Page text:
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We've opened an almost unique specialized search directory, and we've surpassed our ideas on resources as to how we should begin getting listings added without being frowned upon. Would anyone have some positive advertising methods to start our directory?
Thank you for any ideas or advice you may have. Great forum by the way.
Thank you for the reply. A budget is always a good idea, and we definately want to try our best to ensure we spend effectively.
Doing a small ad test on google to pull in visitors has proven to be positive that there is a need for our services, we assume. But without the listings, visitors will not stay or participate, of course for understandable reasons.
The website has just launched three days ago, and google did a good job. Finding resources to bring in curious seekers I believe will not be extremely difficult, but advertising or finding that niche to the companies is another leap. We know there are ways to go about this, but we want to use good judgement on how we present ourselves. Currently we are looking into press releases from select internet resources.
So yes, we are willing to spend conservatively, and listings are free to add. Thank-you for your feedback.
Of course, I should have added the url, but I was trying to be discreet with the forum policies.
I have know added the url in my profile. Please feel free to have a look to get the general idea of what I was speaking about.
Any feedback will be much appreciated. Thank-you
Thank-you for the advice. Yes we did think of inserting some on our own to give it a kick start, but then decided it may be impetuous of us to do so. However it's certainly not an option we have left in the cold. If you think this would not be considered bad PR, please share your thoughts. Thank-you.
I agree with skibum, you need some listings before you do any promotion. It doesn't matter how much advertising you do at this point, you don't have anything to offer visitors. (Don't mean to sound harsh, just truthful.) People searching for registrars will find no info on your site in its current state.
Why not add the registrars you're familiar with? Going through directories, as skibum suggested, is also a great idea. Registrars would probably jump at the free link, just fire off an email invitation.
Ok .. so no addresses but doing some donkey work on each of these guys and adding them yourselves should get you started.
Thanks very much for your input, it really is appreciated. Intially our thoughts were the same, we went through every Registrar resource and contemplated emailing and adding our own listings. We just weren't a hundred percent sure if this would be considered a "no no" with the Registrar's. Especially emailing them. Aside from our own tendencies about "Spam" and junk email we didn't think this would be ethical of us. So therefore the position we put ourselves in ;)
Your feedback has helped because we really needed to hear more from other Webmasters about this issue. So thanks for that. As for sounding harsh Drastic, not at all, we thought the same thing and that's why I came in here to ask advice.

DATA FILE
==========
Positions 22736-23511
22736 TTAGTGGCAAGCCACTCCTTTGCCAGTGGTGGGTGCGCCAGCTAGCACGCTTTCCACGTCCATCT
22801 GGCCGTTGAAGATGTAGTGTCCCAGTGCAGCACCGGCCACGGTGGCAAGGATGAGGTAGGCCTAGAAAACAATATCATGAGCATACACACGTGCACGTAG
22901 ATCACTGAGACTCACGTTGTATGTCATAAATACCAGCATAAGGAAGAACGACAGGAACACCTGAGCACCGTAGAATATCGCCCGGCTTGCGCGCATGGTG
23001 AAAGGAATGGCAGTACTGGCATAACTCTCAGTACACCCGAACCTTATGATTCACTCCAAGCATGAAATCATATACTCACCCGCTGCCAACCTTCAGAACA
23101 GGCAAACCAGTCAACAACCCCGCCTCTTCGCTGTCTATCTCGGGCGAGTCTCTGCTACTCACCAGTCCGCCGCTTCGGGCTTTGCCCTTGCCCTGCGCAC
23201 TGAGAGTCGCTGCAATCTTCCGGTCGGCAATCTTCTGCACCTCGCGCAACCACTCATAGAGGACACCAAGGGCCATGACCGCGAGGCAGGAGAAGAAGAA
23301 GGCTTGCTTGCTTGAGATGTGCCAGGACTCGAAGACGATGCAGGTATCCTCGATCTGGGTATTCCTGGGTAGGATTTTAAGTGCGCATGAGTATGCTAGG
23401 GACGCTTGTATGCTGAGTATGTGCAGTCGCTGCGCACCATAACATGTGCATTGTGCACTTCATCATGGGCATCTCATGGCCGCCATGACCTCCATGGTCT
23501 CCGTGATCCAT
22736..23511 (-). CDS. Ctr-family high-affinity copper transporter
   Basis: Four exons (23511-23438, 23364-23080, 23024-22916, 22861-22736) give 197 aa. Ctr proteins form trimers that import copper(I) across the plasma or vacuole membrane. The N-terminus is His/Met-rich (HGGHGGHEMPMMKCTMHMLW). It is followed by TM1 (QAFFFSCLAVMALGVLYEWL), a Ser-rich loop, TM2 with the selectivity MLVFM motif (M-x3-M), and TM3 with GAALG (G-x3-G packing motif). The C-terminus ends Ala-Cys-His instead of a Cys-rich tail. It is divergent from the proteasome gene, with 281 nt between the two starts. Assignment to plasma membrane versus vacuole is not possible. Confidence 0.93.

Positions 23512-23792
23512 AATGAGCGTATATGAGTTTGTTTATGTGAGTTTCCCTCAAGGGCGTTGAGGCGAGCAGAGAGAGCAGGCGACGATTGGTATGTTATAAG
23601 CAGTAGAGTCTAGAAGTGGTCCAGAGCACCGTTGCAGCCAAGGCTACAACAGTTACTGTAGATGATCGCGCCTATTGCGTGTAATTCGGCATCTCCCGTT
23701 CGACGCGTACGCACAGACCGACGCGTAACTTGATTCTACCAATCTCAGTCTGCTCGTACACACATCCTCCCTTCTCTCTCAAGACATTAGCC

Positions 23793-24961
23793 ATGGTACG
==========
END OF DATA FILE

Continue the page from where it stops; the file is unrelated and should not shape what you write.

Thanks so much.
The ones I hate the most are "free" invites to join some directory or other - but on closer inspection discover that I have to pay a small fortune to actually be anywhere better than 25th position. They get my interest and then waste my time. At least the "porn and weight loss" spam I can delete and ban without even thinking :)
Your not making one of these directories are you?
One of my sites is regularly included in many directories with out my permission or request - I'm happy for that to happen. Free publicity is always welcome. Even if I get no visitors at least my page rank is helped :)
I think the registrars will have the same attitudes.
This forum is great and I hope I can be of use to someone else in the near future. What I especially find excellent is the professional mannerism on these forums. Great job to the admins, moderators, and loyal visitors.
The only slight drawback is that apparently Google doesnt like sites thgat use ODP data mainly because they do. If you had for example Other listings above the niche ODP listings you might be OK, Brett can probably tell you more about this than I can.
Anyway Good Luck :)
Actually it's not that they don't like sites to use the ODP data, what they don't rank high are sites that are simple mirrors of ODP. I've created a few of these myself and the key is in modifying the site so it offers unique content as well as the ODP style links.
There are some things to be careful of if you do opt to utilize the ODP data. Make sure when you are setting it up that when Google comes along it doesn't spider the entire ODP database through your site. Not only does this eat up a huge amount of bandwidth but it significanly clogs up cache storage. You will also severely dilute your themes. This is not to discourage the use of ODP data as I think it's ok and free.
Here is a particularly useful discussion with regards to hubs and especially ODP dump.
A question of hubs [webmasterworld.com]
I started my directory with a hundred or so targeted emails. Once your site starts getting returned in the SERPs (tm WMW :) ) and your visitors see that their competitors are listed it should then snowball.